It’s a great time for data lovers. Each day we see a new set of findings from naturally-occurring data sources. Some of these are from social media; some from digitized financial transaction records; some from web-scraping.
We all know what we don’t know about these sources. We don’t know what portion of all persons/units/events studied are covered by the source. We don’t know whether the intentions of the data producer are aligned with the use of the data by the analyst. We don’t know the causes of missing data among those covered by the source.
For example, knowing the trend over time in particular phases in web searches (e.g., “support Trump”), as an indicator of saliency of issues to the population, suffers from such problems. Who is “off the grid?” Who is interested in the issue but did not search for related phrases? Who is uninterested in the issue but did search for the phrases? Who entered the phrases multiple times?
As we move into the era with more uses of these “naturally occurring” or organic data, we owe it to ourselves to build up a repertoire of quality checks. Since there are no real theories that allow measurement of the accuracy of such statistics, we have to rely on evidence outside the data source itself. No examination of the organic data themselves (e.g., variation over regions) will provide quantitative measures of the threat of bias or other inaccuracies of the statistics.
Instead, we owe it to ourselves to appeal to other data sources that could produce similar statistics (e.g., trends over time in contributions to the candidate, polling data). Confidence in the results from the organic source of data is earned when they are not in violent disagreement with other sources of information.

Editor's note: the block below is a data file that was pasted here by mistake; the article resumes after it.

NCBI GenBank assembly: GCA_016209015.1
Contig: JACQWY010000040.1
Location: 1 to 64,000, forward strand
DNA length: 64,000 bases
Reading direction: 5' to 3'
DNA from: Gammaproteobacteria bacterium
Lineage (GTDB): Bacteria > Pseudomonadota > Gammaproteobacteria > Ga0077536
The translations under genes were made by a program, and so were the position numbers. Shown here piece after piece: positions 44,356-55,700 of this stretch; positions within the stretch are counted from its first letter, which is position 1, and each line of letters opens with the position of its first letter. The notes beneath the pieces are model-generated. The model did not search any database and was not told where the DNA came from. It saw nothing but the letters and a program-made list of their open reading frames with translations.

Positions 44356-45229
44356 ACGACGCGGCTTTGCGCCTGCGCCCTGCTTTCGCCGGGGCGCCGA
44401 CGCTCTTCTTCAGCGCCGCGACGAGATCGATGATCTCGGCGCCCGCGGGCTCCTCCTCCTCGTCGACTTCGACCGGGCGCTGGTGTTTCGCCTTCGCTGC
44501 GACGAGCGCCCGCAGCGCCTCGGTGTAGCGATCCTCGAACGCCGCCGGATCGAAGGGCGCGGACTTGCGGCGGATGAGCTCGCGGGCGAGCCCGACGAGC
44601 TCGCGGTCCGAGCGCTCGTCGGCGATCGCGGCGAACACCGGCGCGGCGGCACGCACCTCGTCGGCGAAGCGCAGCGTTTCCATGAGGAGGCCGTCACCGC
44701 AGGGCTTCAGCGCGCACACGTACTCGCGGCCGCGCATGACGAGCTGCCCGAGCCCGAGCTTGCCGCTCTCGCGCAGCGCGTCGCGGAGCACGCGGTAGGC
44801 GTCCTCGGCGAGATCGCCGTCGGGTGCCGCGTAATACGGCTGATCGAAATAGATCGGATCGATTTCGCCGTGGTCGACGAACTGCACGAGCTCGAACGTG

Dealing with such macro-level comparisons over time will from time to time reveal the underlying weaknesses of statistics based on naturally-occurring data. For example, the breakdown in Google Flu trends as predictors of the official statistics was such an event. We should embrace these moments. They permit studies of how multiple sources of data differ and when they are likely to send different signals about the underlying phenomenon.
There are many who now work toward a new paradigm of social and economic statistics, one in which statistical blends of multiple data sources are the basis of common indicators. That paradigm requires more thorough knowledge of the differences in the coverage of the population and nature of measurement processes across data sources. Assuming equivalence in those across data sources will be dangerous. Blending them properly requires knowledge of both how they are strong and how they are weak.
The days when a single data source deserves our complete confidence are limited in much social and economic measurement. The future will be won by those deeply attuned to the error properties of the data being blended. This can start now, by careful comparisons of conclusions reached from independent sources of data.